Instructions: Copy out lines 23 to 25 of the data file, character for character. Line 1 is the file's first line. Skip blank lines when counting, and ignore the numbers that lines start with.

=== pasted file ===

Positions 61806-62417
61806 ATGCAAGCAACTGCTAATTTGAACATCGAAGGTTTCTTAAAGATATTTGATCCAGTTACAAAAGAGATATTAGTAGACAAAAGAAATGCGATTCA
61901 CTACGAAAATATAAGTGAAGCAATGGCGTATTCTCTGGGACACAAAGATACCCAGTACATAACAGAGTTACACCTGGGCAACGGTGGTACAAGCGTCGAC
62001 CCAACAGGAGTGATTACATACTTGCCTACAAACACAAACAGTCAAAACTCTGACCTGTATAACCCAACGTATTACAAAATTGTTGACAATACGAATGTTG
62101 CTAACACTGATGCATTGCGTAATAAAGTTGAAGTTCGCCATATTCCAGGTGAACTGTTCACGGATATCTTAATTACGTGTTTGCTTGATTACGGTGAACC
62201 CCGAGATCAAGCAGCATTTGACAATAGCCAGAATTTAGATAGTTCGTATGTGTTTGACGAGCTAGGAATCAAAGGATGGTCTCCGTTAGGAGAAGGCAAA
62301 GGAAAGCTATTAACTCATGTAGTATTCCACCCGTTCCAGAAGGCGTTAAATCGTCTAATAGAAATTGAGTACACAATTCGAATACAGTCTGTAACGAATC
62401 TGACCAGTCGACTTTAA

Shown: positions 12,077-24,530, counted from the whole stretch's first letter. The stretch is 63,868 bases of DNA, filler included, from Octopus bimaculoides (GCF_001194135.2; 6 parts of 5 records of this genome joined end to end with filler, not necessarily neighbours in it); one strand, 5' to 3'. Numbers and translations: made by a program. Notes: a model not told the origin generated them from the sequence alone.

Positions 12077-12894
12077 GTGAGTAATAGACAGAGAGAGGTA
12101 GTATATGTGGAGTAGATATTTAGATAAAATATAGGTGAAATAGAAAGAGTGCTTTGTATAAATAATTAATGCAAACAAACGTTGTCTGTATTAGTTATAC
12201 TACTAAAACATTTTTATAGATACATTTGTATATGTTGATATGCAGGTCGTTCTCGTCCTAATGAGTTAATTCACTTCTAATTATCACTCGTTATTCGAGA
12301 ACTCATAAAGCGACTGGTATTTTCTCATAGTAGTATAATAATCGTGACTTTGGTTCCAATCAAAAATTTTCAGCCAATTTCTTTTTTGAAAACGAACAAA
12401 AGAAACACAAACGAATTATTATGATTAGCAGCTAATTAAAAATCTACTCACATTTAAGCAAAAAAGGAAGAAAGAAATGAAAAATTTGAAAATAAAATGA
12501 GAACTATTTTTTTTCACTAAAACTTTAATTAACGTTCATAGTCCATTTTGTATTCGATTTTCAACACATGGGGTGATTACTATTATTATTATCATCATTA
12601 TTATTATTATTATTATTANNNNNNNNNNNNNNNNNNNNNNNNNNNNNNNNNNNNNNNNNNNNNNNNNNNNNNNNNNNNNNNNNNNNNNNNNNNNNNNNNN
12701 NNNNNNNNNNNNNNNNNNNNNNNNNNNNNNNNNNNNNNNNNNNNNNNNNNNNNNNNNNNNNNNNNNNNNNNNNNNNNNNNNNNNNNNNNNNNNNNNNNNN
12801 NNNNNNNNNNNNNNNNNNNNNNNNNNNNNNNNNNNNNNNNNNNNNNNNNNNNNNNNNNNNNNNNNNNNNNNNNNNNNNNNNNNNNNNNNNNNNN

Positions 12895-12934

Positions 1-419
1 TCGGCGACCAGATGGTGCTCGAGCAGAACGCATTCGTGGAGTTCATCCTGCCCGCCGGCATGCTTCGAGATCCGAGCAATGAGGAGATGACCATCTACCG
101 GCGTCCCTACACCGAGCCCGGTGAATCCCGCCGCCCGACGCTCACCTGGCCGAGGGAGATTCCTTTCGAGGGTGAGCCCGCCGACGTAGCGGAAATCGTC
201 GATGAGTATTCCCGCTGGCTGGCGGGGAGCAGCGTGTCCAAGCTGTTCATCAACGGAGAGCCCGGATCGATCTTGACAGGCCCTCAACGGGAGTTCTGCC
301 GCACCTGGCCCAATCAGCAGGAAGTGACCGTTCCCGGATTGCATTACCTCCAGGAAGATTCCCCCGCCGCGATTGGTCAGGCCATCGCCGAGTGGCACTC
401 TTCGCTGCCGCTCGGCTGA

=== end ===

101 GCGTCCCTACACCGAGCCCGGTGAATCCCGCCGCCCGACGCTCACCTGGCCGAGGGAGATTCCTTTCGAGGGTGAGCCCGCCGACGTAGCGGAAATCGTC
201 GATGAGTATTCCCGCTGGCTGGCGGGGAGCAGCGTGTCCAAGCTGTTCATCAACGGAGAGCCCGGATCGATCTTGACAGGCCCTCAACGGGAGTTCTGCC
301 GCACCTGGCCCAATCAGCAGGAAGTGACCGTTCCCGGATTGCATTACCTCCAGGAAGATTCCCCCGCCGCGATTGGTCAGGCCATCGCCGAGTGGCACTC